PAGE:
She encounters Headmistress Madame Mumblechook and Doctor Dee, who are impressed by her abilities and can’t wait for her to attend. And here is where the real adventures begin.

Now, say what you will, but this is still Studio Ghibli for me, so that means you have magnificent backgrounds and design elements. The hills about the village and Charlotte’s garden are a joy to behold. The college is stunning in its layout and execution and when magic is used, it is, well, magical, in both form and function. It is genuinely whimsical in how events at the college are presented without it being cloying, which contrasts to the dark and sordid nature of some Ultimate Experiment that the Madame and the Doctor are embarked upon. And here is where things go astray.

Mary looks like almost every other Studio Ghibli heroine they have used, closer aligned to Ponyo, and the Madame isn’t much different than Yubaba from “Spirited Away’ (what gives with the wart?) and if you wanted to do any Harry Potter references, Madame is a mix of Dumbledore and Umbridge, whereas Doctor Dee is the Snape nexus of personality. Flanagan (I think he’s a tanuki) is your Hagrid, but is more deus ex machina, in that if Mary is in trouble or needs help, he’s Johnny on the Spot with that solution. Then, he splits.

There is so much more that could have been done with this, as tons of tantalizing clues are strewn about, but left untouched. Why are there no personality stand-outs at the College? Everyone blends together into faceless, background entities. Why can’t Mary regulate her magical powers or figure out how to use them better? Why does the doctor have a Lego hand and a cybernetic brain? (I am sure this is related to the stunning open to the film, but it’s not really explained.)

When the thoughtless nature and vicious approach of the experiment is made clear, it kind of comes across as Nazi eugenics. Whoa! Isn’t that a bit heavy for a children’s film? Look, when we have time, I’ll explain why “Toy Story 3” is an allegory about the Jewish Holocaust of WWII. You’re never too young to learn. It’s just that this is how I saw it, in what those two were up to. We also have all of these diverse elements driving the tale but I sometimes felt I was waiting for the plot to show up to move it along to the next marker and the actual end of the film was never in doubt as to how it would turn out. In fact, it ended so abruptly, I got the feeling that they went as far as they felt they could and that all she wrote and the movie’s over.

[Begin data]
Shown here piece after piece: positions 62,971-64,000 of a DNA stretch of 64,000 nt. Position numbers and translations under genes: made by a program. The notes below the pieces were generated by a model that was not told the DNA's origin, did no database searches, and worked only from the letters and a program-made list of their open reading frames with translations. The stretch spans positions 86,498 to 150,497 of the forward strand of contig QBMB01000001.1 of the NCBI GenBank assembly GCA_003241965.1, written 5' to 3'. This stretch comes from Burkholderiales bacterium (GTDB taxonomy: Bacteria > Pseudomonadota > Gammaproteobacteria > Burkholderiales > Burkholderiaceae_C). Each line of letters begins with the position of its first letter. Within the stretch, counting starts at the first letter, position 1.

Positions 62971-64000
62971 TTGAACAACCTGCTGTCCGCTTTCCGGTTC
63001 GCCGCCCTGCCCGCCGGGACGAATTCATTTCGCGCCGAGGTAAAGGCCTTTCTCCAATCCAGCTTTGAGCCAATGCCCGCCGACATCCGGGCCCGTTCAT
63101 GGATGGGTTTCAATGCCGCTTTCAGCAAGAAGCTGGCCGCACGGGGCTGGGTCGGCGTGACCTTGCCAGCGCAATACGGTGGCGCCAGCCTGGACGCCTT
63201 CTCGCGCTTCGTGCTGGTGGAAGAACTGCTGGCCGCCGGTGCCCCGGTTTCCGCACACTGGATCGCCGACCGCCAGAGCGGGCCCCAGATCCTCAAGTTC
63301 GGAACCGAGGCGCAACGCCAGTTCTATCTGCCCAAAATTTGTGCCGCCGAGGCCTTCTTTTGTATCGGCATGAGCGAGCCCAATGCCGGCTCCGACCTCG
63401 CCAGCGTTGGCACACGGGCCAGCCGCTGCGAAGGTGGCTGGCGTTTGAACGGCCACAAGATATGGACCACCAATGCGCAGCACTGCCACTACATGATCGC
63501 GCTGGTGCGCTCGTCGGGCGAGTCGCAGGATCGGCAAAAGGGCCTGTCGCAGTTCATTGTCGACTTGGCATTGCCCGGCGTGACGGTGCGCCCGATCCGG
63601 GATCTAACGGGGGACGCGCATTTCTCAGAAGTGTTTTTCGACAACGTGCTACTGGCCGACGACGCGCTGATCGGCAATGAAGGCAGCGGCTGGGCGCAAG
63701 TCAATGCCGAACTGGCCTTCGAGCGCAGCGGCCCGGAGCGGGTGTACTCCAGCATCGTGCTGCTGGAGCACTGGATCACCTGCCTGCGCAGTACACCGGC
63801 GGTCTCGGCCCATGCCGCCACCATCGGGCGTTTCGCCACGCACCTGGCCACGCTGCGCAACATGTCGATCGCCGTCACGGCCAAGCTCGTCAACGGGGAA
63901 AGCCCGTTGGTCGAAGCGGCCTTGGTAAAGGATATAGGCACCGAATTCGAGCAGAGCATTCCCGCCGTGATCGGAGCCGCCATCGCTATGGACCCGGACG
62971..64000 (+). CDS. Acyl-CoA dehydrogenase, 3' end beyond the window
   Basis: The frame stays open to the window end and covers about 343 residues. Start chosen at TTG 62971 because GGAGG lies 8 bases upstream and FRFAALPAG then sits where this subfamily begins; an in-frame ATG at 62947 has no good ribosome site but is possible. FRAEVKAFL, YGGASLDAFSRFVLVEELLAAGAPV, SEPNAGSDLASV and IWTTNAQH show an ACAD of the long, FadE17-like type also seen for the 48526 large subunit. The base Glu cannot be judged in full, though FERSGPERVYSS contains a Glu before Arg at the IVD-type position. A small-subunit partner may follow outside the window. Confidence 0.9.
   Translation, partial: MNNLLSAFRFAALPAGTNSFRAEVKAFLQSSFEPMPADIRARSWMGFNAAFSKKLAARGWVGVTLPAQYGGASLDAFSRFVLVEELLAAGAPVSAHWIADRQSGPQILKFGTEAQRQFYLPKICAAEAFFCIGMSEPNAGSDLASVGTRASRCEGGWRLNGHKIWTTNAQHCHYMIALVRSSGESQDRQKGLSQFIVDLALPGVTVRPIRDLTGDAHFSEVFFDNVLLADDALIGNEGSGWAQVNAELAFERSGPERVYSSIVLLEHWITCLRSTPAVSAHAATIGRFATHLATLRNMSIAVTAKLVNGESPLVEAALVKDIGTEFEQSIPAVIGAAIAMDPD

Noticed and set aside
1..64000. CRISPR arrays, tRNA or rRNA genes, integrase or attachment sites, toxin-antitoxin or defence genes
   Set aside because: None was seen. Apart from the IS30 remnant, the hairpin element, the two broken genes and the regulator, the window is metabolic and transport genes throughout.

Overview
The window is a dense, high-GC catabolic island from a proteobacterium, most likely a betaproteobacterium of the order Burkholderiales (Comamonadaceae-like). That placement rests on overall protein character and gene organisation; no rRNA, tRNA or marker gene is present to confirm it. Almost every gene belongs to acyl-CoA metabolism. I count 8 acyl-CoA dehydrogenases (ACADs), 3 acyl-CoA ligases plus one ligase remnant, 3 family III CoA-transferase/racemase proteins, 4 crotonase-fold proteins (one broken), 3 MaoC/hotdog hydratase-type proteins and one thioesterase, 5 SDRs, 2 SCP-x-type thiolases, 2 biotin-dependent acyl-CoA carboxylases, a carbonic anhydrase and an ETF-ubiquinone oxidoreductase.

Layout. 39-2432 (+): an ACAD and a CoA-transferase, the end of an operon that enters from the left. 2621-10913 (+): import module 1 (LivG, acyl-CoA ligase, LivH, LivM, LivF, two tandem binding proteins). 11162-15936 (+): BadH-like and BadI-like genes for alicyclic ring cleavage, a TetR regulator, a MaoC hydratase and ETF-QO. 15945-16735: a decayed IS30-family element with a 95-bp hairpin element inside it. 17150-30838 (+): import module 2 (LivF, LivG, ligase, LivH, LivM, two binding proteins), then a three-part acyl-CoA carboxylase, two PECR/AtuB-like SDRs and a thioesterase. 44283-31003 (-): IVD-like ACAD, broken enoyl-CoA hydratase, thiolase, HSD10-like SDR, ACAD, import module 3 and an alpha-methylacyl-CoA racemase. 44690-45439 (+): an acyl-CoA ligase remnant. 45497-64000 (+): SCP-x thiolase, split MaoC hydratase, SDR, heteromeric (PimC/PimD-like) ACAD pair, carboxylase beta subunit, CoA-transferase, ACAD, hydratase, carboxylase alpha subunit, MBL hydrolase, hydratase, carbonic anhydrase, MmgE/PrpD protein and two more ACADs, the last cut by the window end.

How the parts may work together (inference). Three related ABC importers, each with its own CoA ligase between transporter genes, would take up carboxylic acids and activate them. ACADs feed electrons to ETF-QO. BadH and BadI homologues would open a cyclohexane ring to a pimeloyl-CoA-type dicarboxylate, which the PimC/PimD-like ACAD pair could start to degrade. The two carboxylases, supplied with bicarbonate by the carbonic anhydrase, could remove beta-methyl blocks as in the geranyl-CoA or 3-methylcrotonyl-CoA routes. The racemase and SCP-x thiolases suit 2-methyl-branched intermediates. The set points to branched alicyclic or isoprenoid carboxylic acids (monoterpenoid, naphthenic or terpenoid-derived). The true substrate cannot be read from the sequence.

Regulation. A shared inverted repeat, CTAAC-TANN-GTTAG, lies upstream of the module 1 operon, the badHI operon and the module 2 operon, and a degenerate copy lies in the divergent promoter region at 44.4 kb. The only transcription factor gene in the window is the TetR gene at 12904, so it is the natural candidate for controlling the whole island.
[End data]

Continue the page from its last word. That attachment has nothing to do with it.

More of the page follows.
Despite all my misgivings, I would still have you see it. Yes, it feels a bit slight, as there just wasn’t enough character development and you can’t live on action sequences alone (even though they look grand), but there is still a good tale to be told and I do not think you would get bored of it. It’s just that it is going to be a limited release, with no apparent plans for a wider distribution, so your chances to see it might be tough and you may have to await a later-this-year Blu-Ray release. Like the Fly-By-Night, it is out there, but you are going to have to actively hunt it down.

On a scale of 1 to 10:

Artwork           8 (Great backgrounds, questionable character design)
Plot                  7 (Typical magic approach)
Pacing              7 (Can get sluggish in trying to build tension)
Effectiveness   7 (Does it well, but tips its hand too soon)
Conclusion      5 (It reaches a ‘coupler point’, but hasn’t ended)
Fan Service     0 (A similar show would be “Honey and Clover”)

3 stars.

And remember, it’s first run until you’ve seen it. Be good to your broom!

About The Droid

It took me about 40 years and seven valiant attempts to finally enjoy anime. Whether I grew into it or the stories got better, things have been percolating along since 2004.